Why should the Golden Circle matter to you right now?

In 2021, creating a brand or a product is all about the WHY, the purpose that drives what you do. But don’t just take it from us— we’re hearing this from experts all around the world and our office in Japan. Nikkei’s XTrend’s 100 Companies That Create Future Markets 2021 opens by stating:

新型コロナで先を見通すことが難しい状況の中、変化に対応し、新たなビジネスを生み出そうとする企業はどこか。単に新しいだけ、面白いだけではもはや通用しない。

Which companies are responding to change and trying to create new business despite the difficulty and uncertainty caused by COVID? Just new and interesting is no longer valid.

Japan’s largest advertising and market research firm, Dentsu, also released their Third Consumer Survey on Sustainable Development Goals (SDGs) which shows a growing awareness for the sustainable development goals set by the United Nations. These goals include issues like gender equality, eliminating hunger and poverty, slowing global warming, and more.

The Apple example given by Simon Sinek is a bit outdated— so let’s look at one of the leading companies globally in corporate social responsibility (CSR)— outdoor brand, Patagonia.

Patagonia creates a wide variety of products related to outdoor activities, including shoes, camping gear, sportswear, and more. Their products have a reputation for durability and quality. If they were like any other business, they might say:

We’ve done extensive research on outdoor sportswear and create durable, high quality wear for outdoor activities.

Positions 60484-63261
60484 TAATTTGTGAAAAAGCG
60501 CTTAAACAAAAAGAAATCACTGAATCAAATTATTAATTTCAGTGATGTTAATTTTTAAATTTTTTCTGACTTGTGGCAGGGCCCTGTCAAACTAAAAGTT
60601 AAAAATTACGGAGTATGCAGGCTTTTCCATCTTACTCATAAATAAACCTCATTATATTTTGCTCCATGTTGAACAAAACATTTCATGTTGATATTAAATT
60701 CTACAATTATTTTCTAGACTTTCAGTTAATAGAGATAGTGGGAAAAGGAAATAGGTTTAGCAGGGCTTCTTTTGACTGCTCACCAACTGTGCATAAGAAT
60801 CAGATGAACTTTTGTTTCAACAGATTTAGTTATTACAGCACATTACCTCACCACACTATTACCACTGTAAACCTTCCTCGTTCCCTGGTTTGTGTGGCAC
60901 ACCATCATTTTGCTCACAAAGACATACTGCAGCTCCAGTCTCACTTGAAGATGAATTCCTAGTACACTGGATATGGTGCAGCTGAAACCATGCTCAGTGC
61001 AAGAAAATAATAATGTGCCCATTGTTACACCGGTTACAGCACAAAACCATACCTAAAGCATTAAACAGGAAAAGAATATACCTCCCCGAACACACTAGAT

Not bad, right? But almost every company could say the same. What sets them apart is their commitment to their “why” and how they share those driving values with the world. Their corporate info is housed on their website under “Business Unusual” and starts leads off with this statement:

Check out this ad by Patagonia, encouraging consumers to buy less and be more thoughtful about purchases in order to help save the environment:

Despite encouraging their audience to buy less, Patagonia has continually seen profits continually increase year over year.* Again, we can see the power of communicating the purpose behind your brand, instead of just communicating what you produce and how you provide it.

*source: ecommerceDB

Use Your Golden Circle

To wrap-up, here are a few ways to keep your Golden Circle a central part of your work:

  • Make it a part of company culture: Your WHY doesn’t mean much if no one at your company understands it and is able to communicate it with others. This is particularly important for sales and marketing, who need to be communicating the purpose behind your organization to build empathy.
  • Put it at the forefront of communications: Especially now, companies need to be sharing about the purpose behind their actions.
  • Keep it in mind with each new business venture: Just like Apple’s “why” stays consistent while creating everything from computers to watches, your why should be consistent in all of your products and services.

Feel free to check out our Miroverse board and try running a quick marketing alignment workshop to set marketing goals aligned with your Golden Circle.

If you’d like to get started creating your own Golden Circle first, we’ve also create a quick and easy to use PDF for you to organize your thoughts and get started.

Golden Circle Canvas PDF Download:

Elena Iwata

Digital Marketer
Originally from Philadelphia, PA, USA, Elena is passionate about storytelling and designing for equity. Her current focus is on content strategy and creation, from research, to writing and photography.